J. EDGAR HOOVER by Curt Gentry

J. EDGAR HOOVER

The Man and the Secrets
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KIRKUS REVIEW

 Based on more than 300 interviews and 100,000 pages of previously classified documents, this enormous, blistering exposÇ seems hellbent on proving that the legendary FBI director had not feet of clay, but cloven hoofs. Gentry, coauthor of Helter-Skelter, depicts a bureaucrat par excellence who over 48 years maintained an empire through secret files that one anonymous politician called ``political cancer.'' Hoover's carefully burnished reputation as the incorruptible defender of the American way of life was largely a fraud, Gentry argues. Much of this book provides additional material on how Hoover sought to undermine his long list of enemies, which included Eleanor Roosevelt, Harry Truman, the Kennedys, Emma Goldman, Martin Luther King, Jr., and his most enduring nemesis, OSS head ``Wild Bill'' Donovan (whom Hoover foiled in his ambitions to become attorney-general and CIA director). More important, many revelations here will further tarnish Hoover's reputation, including how the director suppressed information unfavorable to the Bureau during the Warren Commission's investigation of JFK's murder; how he destroyed congressmen and even Supreme Court Associate Justice Abe Fortas; and how he became a ``petty thief'' by misappropriating government funds and concealing royalties from bestselling books, movies, and the TV-series The FBI. Unfortunately, unlike Richard Gid Powers's more balanced and subtle Secrecy and Power (1987), Gentry scarcely acknowledges Hoover's organizational genius or the middle-class milieu that was the source of his political and moral conservatism. A revealing and grimly fascinating political horror tale- -which, however, too frequently caricatures Hoover as a sinister Çminence grise rather than as a 20th-century power broker shaped (or misshaped) by his late-Victorian upbringing. (Seventy-one b&w photographs.)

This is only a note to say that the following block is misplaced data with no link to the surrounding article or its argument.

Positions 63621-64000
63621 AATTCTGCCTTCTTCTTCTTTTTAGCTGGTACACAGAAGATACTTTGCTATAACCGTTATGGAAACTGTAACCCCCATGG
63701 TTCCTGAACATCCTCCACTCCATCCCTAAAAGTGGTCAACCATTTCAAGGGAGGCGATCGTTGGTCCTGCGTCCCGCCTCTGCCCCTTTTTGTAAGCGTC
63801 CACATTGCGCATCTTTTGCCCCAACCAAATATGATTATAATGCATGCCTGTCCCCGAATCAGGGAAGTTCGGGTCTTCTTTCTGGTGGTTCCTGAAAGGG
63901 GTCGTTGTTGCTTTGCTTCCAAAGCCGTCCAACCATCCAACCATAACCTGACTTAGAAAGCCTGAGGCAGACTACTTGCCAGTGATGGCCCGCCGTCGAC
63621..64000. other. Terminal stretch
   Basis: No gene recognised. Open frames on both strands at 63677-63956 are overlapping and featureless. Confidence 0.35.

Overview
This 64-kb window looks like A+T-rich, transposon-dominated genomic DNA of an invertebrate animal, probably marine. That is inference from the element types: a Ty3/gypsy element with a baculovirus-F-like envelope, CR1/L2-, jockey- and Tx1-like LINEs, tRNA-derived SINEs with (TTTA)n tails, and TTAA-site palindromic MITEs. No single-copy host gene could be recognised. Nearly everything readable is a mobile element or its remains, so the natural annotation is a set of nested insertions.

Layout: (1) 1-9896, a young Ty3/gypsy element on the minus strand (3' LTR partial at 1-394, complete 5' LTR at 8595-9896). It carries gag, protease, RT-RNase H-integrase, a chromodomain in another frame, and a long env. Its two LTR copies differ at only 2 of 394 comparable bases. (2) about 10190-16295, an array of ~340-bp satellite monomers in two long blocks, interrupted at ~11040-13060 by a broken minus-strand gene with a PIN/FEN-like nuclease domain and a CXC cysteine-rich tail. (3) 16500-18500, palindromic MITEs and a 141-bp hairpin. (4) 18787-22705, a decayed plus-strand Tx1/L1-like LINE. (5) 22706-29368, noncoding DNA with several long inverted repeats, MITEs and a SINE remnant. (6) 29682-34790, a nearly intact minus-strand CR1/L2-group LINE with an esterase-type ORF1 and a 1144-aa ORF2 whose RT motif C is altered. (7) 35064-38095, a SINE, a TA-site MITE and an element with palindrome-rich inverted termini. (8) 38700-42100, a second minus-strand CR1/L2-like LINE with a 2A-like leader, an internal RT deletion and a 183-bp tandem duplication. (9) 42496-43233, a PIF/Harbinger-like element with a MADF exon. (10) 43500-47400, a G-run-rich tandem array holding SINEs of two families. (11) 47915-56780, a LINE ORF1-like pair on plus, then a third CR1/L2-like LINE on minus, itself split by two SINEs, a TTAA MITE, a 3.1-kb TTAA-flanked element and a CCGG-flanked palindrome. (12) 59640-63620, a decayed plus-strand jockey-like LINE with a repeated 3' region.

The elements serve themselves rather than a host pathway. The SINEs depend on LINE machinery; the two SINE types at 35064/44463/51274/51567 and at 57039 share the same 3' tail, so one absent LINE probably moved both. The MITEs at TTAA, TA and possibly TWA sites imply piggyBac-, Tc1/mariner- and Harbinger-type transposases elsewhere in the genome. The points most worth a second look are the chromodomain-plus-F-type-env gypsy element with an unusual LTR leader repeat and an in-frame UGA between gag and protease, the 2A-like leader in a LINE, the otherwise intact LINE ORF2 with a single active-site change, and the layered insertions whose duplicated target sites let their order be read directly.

Pub Date: Sept. 16th, 1991
ISBN: 0-393-02404-0
Page count: 864pp
Publisher: Norton
Review Posted Online:
Kirkus Reviews Issue: July 1st, 1991




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